CARTWRIGHT, EDMUND (1743–1823), English inventor, younger brother of Major John Cartwright (q.v.), was born at Marnham, Nottinghamshire, on the 24th of April 1743, and educated at Wakefield grammar school. He began his academical studies at University College, Oxford, and in 1764 he was elected to a fellowship at Magdalen. In 1770 he published Armine and Elvira, a legendary poem, which was followed in 1779 by The Prince of Peace. In 1779 he was presented to the rectory of Goadby Marwood, Leicestershire, to which in 1786 was added a prebend in the cathedral of Lincoln. He took the degree of D.D. at Oxford in 1806. He would probably have passed an obscure life as a country clergyman had not his attention been accidentally turned in 1784 to the possibility of applying machinery to weaving. The result was that he invented a power-loom, for which he took out a patent in 1785; it was a rude contrivance, though it was improved by subsequent patents in 1786 and 1787, and gradually developed into the modern power-loom. Removing to Doncaster in 1785, he started a weaving and spinning factory; it did not, however, prove a financial success, and in 1793 he had to surrender it to his creditors. A mill at Manchester, in which a number of his machines were installed, was wilfully destroyed by fire in 1791. In 1789 he patented a wool-combing machine, for which he took out further patents in 1790 and 1792; it effected large economies in the cost of manufacture, but its financial results were not more satisfactory to its inventor than those of the power-loom, even though in 1801 parliament extended the patent for fourteen years. In 1807 a memorial was presented to the government urging the benefits that had been conferred on the country by the power-loom, and the House of Commons voted him £10,000 in 1809. He then purchased a small farm at Hollander, near Sevenoaks, Kent, where he spent the rest of his life. He died at Hastings on the 30th of October 1823. Other inventions of Cartwright’s included a cordelier or machine for making rope (1792), and an engine working with alcohol (1797), together with various agricultural implements.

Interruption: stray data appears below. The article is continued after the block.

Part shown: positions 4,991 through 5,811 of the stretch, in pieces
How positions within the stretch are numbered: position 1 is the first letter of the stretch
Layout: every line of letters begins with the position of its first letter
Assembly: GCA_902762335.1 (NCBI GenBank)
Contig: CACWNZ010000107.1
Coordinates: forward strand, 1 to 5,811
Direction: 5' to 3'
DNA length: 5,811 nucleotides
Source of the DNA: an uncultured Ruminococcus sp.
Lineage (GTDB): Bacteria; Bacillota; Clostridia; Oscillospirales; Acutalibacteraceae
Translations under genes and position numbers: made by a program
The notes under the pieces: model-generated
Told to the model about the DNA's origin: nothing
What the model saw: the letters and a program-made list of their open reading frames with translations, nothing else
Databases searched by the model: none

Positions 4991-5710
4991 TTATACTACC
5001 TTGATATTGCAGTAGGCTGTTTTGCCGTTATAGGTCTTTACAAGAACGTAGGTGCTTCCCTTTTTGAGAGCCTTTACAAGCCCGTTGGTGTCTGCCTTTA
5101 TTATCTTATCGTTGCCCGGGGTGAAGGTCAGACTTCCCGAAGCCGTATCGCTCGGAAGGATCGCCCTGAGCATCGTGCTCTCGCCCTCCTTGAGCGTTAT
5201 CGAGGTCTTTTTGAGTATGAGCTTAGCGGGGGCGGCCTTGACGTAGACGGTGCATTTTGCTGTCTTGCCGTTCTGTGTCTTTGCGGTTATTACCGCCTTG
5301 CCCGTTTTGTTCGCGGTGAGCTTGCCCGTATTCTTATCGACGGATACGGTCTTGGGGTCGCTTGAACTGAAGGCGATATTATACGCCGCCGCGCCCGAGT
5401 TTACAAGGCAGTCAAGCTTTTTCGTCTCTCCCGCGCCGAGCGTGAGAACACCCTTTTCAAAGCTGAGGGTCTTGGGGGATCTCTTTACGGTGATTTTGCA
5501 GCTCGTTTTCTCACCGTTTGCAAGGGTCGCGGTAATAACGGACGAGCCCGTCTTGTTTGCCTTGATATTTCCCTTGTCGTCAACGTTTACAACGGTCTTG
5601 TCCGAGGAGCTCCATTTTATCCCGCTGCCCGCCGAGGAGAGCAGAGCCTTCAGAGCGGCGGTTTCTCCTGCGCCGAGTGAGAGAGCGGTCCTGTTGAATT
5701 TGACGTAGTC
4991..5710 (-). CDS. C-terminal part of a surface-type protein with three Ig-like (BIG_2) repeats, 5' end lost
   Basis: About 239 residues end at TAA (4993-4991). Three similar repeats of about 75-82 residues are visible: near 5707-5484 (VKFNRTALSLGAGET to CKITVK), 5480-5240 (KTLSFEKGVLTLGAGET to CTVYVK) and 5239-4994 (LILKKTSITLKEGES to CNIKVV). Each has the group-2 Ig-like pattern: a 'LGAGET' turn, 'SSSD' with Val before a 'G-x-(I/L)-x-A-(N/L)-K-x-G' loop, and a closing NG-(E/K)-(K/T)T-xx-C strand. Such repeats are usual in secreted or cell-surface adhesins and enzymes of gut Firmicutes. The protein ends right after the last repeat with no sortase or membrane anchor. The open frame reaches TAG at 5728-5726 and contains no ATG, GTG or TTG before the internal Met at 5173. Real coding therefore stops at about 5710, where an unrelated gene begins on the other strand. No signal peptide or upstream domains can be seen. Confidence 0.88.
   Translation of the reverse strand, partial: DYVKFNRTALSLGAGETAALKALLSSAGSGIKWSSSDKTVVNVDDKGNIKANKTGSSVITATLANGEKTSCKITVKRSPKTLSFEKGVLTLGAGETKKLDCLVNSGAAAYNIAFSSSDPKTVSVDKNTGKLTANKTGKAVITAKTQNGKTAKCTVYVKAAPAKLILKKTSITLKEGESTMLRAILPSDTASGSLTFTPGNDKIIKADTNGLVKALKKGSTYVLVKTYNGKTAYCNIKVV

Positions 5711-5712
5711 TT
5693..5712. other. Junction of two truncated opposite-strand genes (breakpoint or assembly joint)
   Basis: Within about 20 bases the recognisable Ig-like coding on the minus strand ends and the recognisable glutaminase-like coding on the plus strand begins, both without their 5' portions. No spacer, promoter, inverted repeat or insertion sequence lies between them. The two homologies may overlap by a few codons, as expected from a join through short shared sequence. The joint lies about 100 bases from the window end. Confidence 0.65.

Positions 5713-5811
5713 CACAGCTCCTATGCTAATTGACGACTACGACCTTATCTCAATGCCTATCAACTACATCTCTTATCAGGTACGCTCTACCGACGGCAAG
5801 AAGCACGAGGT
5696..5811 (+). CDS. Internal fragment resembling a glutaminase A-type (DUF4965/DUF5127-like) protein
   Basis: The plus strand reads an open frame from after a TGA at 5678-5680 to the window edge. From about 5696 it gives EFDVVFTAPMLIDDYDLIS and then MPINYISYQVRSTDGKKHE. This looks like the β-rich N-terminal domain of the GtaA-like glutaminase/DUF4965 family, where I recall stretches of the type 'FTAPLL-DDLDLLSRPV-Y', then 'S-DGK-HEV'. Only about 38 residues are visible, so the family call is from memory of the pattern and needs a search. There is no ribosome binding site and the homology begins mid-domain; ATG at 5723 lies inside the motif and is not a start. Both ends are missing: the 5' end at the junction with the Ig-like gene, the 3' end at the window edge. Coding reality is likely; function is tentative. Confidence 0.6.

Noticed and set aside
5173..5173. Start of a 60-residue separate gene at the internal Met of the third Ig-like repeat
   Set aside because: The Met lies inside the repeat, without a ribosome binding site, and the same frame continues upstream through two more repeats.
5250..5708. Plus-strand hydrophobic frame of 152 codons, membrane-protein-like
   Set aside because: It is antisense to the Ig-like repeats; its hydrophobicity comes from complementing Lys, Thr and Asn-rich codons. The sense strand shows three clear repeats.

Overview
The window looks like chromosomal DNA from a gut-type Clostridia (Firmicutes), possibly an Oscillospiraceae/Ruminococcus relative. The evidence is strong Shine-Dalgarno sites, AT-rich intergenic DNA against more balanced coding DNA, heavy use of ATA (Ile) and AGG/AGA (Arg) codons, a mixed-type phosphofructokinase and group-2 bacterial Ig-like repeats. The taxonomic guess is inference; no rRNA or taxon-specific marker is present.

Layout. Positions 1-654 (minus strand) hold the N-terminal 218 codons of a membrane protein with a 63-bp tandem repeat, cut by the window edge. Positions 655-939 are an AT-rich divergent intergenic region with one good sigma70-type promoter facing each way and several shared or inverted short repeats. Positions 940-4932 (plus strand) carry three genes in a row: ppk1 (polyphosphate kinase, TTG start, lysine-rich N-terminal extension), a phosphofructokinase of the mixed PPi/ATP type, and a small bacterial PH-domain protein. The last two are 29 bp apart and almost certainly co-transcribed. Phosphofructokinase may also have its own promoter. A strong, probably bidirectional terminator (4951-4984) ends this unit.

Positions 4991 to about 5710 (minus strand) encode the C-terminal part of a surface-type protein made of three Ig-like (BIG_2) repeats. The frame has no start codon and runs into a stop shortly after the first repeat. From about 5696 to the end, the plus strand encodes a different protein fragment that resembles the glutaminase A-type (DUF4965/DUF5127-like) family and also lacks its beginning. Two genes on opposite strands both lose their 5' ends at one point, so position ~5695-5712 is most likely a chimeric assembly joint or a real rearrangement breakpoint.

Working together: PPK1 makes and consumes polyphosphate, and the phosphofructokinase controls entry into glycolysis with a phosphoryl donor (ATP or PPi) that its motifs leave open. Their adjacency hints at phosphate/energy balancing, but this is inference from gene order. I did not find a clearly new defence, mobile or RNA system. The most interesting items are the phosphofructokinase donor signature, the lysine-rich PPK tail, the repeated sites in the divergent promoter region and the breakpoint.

CARTWRIGHT, JOHN (1740–1824), English parliamentary reformer, was born at Marnham in Nottinghamshire on the 17th of September 1740, being the elder brother of Edmund Cartwright, inventor of the power-loom. He was educated at Newark grammar school and Heath Academy in Yorkshire, and at the age of eighteen entered the navy. He was present, in his first year of service, at the capture of Cherbourg, and served in the following year in the action between Sir Edward Hawke and Admiral Conflans. Engaged afterwards under Sir Hugh Palliser and Admiral Byron on the Newfoundland station, he was appointed to act as chief magistrate of the settlement; and the duties of this post he discharged for five years (1765–1770). Ill-health necessitated his retirement from active service for a time in 1771. When the disputes with the American colonies began, he saw clearly that the colonists had right on their side, and warmly supported their cause. At the beginning of the war he was offered the appointment of first lieutenant to the duke of Cumberland, which would have put him on the path of certain promotion. But he declined to fight against the cause which he felt to be just. In 1774 he published his first plea on behalf of the colonists, entitled American Independence the Glory and Interest of Great Britain. In the following year, when the Nottinghamshire Militia was first raised, he was appointed major, and in this capacity he served for seventeen years. He was at last illegally superseded, because of his political opinions. In 1776 appeared his first work on reform in parliament, which, with the exception of Earl Stanhope’s pamphlets (1774), appears to have been the earliest publication on the subject. It was entitled, Take your Choice—a second edition appearing under the new title of The Legislative Rights of the Commonalty vindicated. The task of his life was thenceforth chiefly the attainment of universal suffrage and annual parliaments. In 1778 he conceived the project of a political association, which took shape in 1780 as the “Society for Constitutional Information,” including among its members some of the most distinguished men of the day. From this society sprang the more famous “Corresponding Society.” Major Cartwright worked unweariedly for the promotion of reform. He was one of the witnesses on the trial of his friends, Horne Tooke, John Thelwall and Thomas Hardy, in 1794, and was himself indicted for conspiracy in 1819. He was found guilty in the following year, and was condemned to pay a fine of £100. He died in London on the 23rd of September 1824. He had married in 1780, but had no children. In 1831 a monument from a design by Macdowell was erected to him in Burton Crescent where he had lived.